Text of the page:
Want some Summer reading about our neighborhood? Here’s a list of books related to Greenpoint. People ask me how I researched my account of local history Greenpoint Brooklyn’s Forgotten Past. The answer partially is that I read the books in the list below.

1) Donnie Brasco: My Undercover Life in the Mafia, Joe Pistone
The amazing story of how an Italian American F.B.I agent got into the Greenpoint Mafia, risking his life, but also taking down more than a hundred mobsters.

2) Historic Greenpoint, William Felter
The first book on local history, Felter published his remarkable book about a century ago. It tells the area’s history, but omits the dark chapters of Greenpoint’s Past—well worth a read though. And since it’s out of copyright, it’s free to download.

3) Black and White Sat Down Together, Mary White Ovington, Ralph Luker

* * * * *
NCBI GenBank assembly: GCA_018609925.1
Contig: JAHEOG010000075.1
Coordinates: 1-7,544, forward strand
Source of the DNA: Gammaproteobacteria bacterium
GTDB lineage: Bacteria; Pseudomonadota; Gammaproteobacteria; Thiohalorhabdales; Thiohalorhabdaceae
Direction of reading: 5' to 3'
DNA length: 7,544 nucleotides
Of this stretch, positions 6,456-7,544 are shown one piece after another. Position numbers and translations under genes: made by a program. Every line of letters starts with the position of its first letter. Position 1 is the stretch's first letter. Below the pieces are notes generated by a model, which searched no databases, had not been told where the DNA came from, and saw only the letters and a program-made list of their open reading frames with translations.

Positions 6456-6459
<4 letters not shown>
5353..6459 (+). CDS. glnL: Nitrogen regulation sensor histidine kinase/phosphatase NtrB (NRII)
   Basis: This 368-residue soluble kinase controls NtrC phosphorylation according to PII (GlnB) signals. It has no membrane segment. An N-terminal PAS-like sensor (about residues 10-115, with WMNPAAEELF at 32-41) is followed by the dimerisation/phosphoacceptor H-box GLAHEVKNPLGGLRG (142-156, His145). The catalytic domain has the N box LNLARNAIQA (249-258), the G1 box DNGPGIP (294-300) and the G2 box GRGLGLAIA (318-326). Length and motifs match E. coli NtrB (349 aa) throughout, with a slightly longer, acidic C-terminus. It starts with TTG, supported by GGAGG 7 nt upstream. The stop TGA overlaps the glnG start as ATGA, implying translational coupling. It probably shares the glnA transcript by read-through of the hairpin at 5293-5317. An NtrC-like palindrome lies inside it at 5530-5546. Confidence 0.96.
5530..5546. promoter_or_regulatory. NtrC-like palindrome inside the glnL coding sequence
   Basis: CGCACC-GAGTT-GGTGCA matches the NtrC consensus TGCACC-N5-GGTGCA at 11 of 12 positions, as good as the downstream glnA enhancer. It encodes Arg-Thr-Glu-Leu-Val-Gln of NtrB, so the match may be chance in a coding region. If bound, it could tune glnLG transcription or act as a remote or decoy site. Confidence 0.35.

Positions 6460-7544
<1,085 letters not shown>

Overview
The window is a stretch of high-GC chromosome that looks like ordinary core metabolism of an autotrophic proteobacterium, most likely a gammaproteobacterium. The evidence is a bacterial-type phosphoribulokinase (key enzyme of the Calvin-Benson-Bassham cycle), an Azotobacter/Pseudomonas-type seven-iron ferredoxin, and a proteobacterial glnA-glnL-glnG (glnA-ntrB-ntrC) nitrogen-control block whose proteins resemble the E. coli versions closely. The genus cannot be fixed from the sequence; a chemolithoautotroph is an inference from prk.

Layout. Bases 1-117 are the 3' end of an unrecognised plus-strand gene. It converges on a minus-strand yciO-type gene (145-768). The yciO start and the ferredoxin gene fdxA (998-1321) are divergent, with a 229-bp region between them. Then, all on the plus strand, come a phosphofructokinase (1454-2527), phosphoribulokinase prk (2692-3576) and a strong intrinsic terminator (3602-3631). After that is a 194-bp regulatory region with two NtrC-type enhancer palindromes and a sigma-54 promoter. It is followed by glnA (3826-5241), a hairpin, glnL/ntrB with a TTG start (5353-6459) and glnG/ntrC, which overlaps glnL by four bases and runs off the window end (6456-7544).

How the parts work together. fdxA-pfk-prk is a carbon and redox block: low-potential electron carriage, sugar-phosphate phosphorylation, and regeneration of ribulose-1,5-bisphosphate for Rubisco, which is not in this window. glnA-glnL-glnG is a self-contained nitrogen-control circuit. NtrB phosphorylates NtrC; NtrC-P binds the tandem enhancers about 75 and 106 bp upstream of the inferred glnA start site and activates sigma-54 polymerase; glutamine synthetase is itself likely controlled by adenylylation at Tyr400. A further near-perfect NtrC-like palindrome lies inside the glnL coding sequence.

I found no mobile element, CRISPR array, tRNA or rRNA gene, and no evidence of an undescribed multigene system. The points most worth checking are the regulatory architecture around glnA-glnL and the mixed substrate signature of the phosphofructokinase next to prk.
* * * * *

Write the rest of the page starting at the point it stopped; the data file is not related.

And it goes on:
Mary White Ovington, who one time ran a settlement house in the Astral Building on Franklin Street, went on to co-found the NAACP, partially in reaction to the racist taunts of Greenpoint boys.

4) The Astral, Kate Christensen
Arguably the best work of fiction set in Greenpoint, The Astral relates the sad tale of Harry Quirk, a n’er do well local poet.


5) Norman Street: Poverty and Politics in an Urban Neighborhood, Ida Susser
A vivid picture of what Greenpoint was like in the turbulent seventies.

6) Mae West: It Ain’t No Sin, Simon Louvish
A new biography of the Greenpoint-born feminist trailblazer.

7) Charles Evans Hughes: Politics and Reform in New York State, Robert Wesser
One of the most important Governors in New York State history and Chief Justice of the Supreme Court lived on Milton Street.

8) The Unknown Night: The Genius and Madness of R.A. Blakelock: an American Painter, Glyn Vincent
The tragic story of the artistic genius who also lived on Milton Street.

9) U.S.S Monitor – A Historic Ship Completes Its First Voyage, John D. Broadwater
John Ericsson saved the union by building a revolutionary battle ship right here in Greenpoint.

10) Memorable Green Point, Virginia Felter Harding
The sister of William Felter and a college professor, Harding’s account of Greenpoint history is more personal and intimate than her brother’s and a fantastic read.

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